As I sat with the students, they provided some translation, so I caught more of the meaning beyond that. The bride and groom brought many 'gifts' to the union, I was told. She is a medical doctor; he is a doctor of law. One is from the Nuba Mountains; the other from Juba. They plan to settle in the Nuba Mountains although that is a contested area where border fighting is taking place. This couple is considered to be 'premier' according to my student translator. Their high degree of education and the large group of family and friends in attendance gave witness to the truth of that comment.
The clothing worn by the wedding party and their guests gave more evidence of them being well-to-do. The style of apparel was a mixture of Western & African. All looked very stylish. The bride's dress was flowing white satin; the groom wore a formal suit with a high cut collar.
After the sermon, the couple took a traditional walk down the center aisle to bring the gifts of bread and wine to be consecrated and shared. The service continued at the altar as if it were coming from The Book of Common Prayer, except the language spoken was Arabic.
The final 'snapshot' took place the last night I was in Juba, on Monday, June 4th. This feast was indeed a Heavenly Banquet.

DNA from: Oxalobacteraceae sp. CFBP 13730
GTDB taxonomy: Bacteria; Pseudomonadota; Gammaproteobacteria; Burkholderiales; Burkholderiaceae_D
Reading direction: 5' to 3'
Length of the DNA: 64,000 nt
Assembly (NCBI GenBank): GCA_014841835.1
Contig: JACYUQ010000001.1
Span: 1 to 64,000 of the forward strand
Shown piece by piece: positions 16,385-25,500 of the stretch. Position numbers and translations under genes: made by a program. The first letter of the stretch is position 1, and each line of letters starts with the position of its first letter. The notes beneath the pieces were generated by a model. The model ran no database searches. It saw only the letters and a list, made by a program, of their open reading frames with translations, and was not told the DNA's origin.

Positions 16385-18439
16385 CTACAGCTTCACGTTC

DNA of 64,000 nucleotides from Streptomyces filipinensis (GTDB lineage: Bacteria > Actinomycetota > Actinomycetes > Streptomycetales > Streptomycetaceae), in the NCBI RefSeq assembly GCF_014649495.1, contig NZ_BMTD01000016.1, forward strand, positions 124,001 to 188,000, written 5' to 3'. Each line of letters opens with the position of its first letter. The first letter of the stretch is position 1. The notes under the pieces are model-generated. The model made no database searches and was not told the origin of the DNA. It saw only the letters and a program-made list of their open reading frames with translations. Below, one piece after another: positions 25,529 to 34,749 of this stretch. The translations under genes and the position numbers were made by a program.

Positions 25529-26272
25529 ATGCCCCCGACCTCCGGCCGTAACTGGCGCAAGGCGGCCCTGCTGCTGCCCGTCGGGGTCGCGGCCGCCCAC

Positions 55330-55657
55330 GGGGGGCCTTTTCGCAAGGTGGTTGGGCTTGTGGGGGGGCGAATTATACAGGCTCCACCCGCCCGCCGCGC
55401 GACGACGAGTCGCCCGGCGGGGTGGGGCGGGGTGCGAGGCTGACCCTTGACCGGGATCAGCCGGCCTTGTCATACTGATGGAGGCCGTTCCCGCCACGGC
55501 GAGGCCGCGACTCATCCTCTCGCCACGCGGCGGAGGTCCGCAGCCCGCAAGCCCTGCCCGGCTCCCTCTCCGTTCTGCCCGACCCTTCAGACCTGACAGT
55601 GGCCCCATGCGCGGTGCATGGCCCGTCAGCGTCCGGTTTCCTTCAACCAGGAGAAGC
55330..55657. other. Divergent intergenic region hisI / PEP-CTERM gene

The school has provided a closing banquet in the past honoring the graduates. This year there were no graduates, only first and second year students, moving up to the next class. (BGC closed for one year in order to rebuild after a time of difficulty.)
Principal Joseph organized a dinner this year to celebrate the hard work of students, faculty and staff. As a bonus, the date happened to coincide with a visit from Dr. Ellen Davis from Duke Divinity School who has been actively working on several projects for education in South Sudan.
The dinner was held under the tent at the ECS Guest House. A full meal had been beautifully prepared by the staff. All the students gathered for a photo before the sun began to fade at 7 pm. Proudly I stood among the group of 23 South Sudanese - my students for at least one semester.